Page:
Abiotrophia

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Abiotrophia
Scientific classification
Domain: Bacteria
Phylum: Firmicutes
Class: Bacilli
Order: Lactobacillales
Family: Aerococcaceae
Genus: Abiotrophia
Y. Kawamura et al. 1995[1]
Type species
A. defectiva
Species

See text

Abiotrophia is a genus of lactic acid bacteria, a family in the phylum Firmicutes (Bacteria).

Species[edit]

The genus contains 4 species of coccus shaped species,[2] 2 are former members of the genus Streptococcus, which were transferred in 1995 to the newly coined genus Abiotrophia:[1]

  • A. adiacens ( (Bouvet et al. 1989) Kawamura et al. 1995; Latin feminine gender adjective adiacens, adjacent, indicating that this organism can grow as satellite colonies adjacent to other bacterial growth.)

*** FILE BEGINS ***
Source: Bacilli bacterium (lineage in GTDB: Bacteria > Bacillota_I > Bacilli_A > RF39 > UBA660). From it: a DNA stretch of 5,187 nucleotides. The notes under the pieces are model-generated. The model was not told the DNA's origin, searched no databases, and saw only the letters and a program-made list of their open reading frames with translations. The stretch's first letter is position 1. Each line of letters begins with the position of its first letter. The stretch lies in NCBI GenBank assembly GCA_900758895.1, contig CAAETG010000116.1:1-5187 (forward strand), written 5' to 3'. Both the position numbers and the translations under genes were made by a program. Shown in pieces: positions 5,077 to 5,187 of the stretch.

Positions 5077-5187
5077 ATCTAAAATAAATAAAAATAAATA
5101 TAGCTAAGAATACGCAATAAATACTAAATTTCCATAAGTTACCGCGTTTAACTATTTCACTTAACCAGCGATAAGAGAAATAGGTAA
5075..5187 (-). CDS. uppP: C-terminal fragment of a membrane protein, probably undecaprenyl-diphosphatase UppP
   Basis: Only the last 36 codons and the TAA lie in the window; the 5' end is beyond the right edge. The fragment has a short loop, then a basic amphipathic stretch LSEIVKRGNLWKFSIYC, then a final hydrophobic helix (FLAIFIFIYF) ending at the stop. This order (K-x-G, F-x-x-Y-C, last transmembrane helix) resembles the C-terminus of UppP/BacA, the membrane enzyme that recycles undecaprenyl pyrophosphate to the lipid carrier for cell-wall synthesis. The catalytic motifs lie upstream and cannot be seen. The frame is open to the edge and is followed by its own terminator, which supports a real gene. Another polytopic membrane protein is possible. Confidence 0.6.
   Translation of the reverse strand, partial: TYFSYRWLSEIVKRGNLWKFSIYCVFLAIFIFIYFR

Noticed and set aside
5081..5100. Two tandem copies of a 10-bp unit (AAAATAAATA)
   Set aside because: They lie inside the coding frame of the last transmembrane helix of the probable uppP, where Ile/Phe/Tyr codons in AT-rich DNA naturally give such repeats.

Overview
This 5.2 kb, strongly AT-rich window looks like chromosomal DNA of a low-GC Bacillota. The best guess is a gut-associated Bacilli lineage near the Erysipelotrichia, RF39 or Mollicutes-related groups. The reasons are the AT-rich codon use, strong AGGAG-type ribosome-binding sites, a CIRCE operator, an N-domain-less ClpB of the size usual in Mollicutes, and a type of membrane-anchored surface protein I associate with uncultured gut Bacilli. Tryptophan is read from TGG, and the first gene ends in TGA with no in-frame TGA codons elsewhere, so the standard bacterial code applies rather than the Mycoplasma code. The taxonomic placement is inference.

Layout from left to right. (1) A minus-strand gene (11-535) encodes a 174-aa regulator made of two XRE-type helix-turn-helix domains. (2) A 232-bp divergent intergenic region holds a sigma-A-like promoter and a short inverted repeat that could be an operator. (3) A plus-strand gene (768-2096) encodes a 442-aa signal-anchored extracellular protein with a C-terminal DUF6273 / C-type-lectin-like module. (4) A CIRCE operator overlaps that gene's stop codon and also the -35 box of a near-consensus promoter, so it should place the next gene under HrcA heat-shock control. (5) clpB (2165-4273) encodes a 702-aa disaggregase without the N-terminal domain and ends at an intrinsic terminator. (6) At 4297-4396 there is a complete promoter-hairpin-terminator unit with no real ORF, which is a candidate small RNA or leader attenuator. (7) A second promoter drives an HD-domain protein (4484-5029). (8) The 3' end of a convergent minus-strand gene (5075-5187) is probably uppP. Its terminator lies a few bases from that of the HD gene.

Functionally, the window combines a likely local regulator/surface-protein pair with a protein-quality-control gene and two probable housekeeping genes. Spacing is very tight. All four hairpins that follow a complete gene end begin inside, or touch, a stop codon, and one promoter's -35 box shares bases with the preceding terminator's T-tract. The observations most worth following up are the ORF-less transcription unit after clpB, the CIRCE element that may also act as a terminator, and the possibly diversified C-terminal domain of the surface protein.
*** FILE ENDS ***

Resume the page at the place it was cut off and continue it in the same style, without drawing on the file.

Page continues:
• A. defectiva ( (Bouvet et al. 1989) Kawamura et al. 1995, comb. nov. (Type species of the genus).; Latin feminine gender adjective defectiva, deficient.)[3]

Other 2 are latter additions:

Etymology[edit]

The name Abiotrophia derives from: Greek prefix ἄ (a)-, negative (un-); Greek noun βιος (bios), life; Greek noun τροφιά (trophia), nutrition; New Latin feminine gender noun Abiotrophia, life-nutrition-deficiency.[2]

Genome Sequence[edit]

For the Human Microbiome Project (HMP), the genome of Abiotrophia defectiva ATCC 49176 has been sequenced (assembly) as it is a resident of human oral cavity and urogenital and intestinal tracts and is a cause of infective endocarditis. showing it to have 3291 protein encoded in a 3.4774 Mbp genome with a GC content or 37.0% [6]

Disease[edit]

Formerly classified as nutritionally variant streptococci, A. elegans had been identified as a cause of 1 to 2% of blood culture negative bacterial endocarditis.[7]

References[edit]

External links[edit]